Karonos protests that they have “conquered the coastline from Syria to Egypt”, and that’s more than enough, and they should return home to protect Greece. I wonder if Alexander’s men ever had to deal with Iraqi insurgents? But Alexander says Greece won’t be safe until King Darry-us is destroyed.
Karonos complains that the men are exhausted. He suggests compromising with Darry-us to reach an end to war, but Alexander won’t hear of it. I mean, they didn’t call him Alexander the Accommodating, now did they? And by now, it’s obvious the director was way, way too in love with extreme close-ups, because their entire discussion is filmed this way.
Alexander says he didn’t come to conquer Persia, but rather to “put an end to the barbarism” there. Though I’m not sure how he can do that without “conquering” it. Karonos screams back, “We cannot conquer the world!!”
Alexander gives him a meaningful look and says, “Then we shall build a new one.” Well, it sounds nice, but it really makes no sense in relation to anything they were talking about. Karonos says Alexander will “build a graveyard instead”, and finally Alexander puts an abrupt kibosh on Karonos’ party-pooping ways. He says they must attack Memnon before he attacks them, and Karonos finally relents and says he’ll always follow his king.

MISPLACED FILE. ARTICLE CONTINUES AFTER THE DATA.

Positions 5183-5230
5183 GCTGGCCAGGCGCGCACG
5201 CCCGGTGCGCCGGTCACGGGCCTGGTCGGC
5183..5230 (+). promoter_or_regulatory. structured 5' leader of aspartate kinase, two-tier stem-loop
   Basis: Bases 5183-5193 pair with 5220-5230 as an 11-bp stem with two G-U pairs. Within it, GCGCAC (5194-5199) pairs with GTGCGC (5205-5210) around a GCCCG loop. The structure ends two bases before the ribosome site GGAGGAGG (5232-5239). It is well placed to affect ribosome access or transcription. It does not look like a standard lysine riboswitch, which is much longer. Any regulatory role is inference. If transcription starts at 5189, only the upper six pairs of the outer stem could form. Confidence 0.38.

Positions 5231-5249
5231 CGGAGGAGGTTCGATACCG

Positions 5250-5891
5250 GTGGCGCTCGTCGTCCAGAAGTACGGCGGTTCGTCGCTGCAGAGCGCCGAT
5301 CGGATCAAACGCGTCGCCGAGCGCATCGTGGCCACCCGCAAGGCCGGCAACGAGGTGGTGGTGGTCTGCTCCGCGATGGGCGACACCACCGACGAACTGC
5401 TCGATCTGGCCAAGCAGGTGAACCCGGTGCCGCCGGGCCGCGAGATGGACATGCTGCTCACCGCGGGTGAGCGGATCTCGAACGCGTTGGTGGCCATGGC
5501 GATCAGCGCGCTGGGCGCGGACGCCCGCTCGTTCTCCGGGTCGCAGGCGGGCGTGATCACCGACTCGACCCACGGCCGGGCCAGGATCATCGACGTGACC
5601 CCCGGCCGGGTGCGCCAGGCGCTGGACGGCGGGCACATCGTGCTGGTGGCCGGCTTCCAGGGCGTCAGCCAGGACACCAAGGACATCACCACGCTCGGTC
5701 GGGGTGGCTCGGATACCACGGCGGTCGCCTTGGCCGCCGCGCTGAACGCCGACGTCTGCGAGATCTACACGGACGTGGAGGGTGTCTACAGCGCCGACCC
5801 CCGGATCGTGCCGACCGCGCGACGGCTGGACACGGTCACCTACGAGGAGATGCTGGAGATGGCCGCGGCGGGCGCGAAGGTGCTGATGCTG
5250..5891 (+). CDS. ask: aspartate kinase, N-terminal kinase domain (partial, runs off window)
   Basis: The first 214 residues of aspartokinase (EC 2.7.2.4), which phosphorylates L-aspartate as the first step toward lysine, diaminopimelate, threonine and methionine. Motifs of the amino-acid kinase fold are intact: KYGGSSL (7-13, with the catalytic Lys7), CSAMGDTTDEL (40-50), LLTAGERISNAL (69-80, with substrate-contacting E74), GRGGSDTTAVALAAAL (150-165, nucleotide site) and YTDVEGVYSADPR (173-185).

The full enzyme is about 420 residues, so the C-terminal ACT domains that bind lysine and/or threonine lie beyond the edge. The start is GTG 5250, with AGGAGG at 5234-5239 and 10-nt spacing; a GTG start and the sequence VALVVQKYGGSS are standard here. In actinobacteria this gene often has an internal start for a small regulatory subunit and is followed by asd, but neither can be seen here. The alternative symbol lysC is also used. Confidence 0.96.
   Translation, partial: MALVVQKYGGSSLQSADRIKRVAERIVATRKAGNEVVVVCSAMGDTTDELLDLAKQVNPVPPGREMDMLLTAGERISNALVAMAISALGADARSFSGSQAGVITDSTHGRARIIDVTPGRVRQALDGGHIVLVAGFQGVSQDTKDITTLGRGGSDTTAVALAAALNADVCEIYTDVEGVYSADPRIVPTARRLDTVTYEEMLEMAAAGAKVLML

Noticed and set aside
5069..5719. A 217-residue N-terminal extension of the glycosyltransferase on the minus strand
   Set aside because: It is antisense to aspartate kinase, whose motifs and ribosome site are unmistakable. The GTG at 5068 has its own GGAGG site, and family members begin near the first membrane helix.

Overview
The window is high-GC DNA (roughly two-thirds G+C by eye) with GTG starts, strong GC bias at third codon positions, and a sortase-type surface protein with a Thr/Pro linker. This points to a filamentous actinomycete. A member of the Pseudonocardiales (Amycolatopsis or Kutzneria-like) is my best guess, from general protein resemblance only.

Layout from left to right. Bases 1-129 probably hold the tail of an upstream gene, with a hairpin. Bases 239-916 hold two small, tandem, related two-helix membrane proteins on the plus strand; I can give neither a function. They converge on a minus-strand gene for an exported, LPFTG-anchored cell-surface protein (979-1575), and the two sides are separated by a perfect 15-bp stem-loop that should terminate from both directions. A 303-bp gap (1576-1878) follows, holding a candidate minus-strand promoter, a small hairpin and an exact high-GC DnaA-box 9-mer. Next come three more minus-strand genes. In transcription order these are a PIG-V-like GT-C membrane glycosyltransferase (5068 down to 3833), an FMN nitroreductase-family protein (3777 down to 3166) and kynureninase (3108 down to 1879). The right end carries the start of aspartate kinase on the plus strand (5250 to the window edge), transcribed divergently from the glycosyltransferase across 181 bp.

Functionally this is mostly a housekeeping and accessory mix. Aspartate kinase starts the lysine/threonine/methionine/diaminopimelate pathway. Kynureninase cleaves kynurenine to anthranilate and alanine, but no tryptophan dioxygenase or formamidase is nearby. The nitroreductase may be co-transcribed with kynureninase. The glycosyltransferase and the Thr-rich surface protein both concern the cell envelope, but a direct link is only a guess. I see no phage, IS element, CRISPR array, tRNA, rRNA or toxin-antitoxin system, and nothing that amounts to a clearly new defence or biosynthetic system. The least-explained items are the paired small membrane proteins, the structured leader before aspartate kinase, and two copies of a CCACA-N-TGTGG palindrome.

Next up, Alexander and Cleander retire to another room to talk, but Antigonus barges in yet again. I’m thinking “barging in” is his only specialty around here.
He yells at Alexander once again, this time about all the crazy, vague battle plans. Alexander explains the secrecy is necessary, because lately the Persians have been knowing every move he makes before he makes it. He suspects a traitor, thus Cleander is the only person he trusts with the full battle plans.
Seeing that he’s ruffled Antigonus’ feathers, Alexander gives him a hug and offers to share a drink with him, after which he’ll tell him everything. Antigonus agrees. “But none of that sweet Persian prune juice you swallow!” Yes, by all means, let’s have none of that “sweet Persian prune juice” around here. But then again, Antigonus does seem pretty anal retentive, so maybe it would help him get his motility on.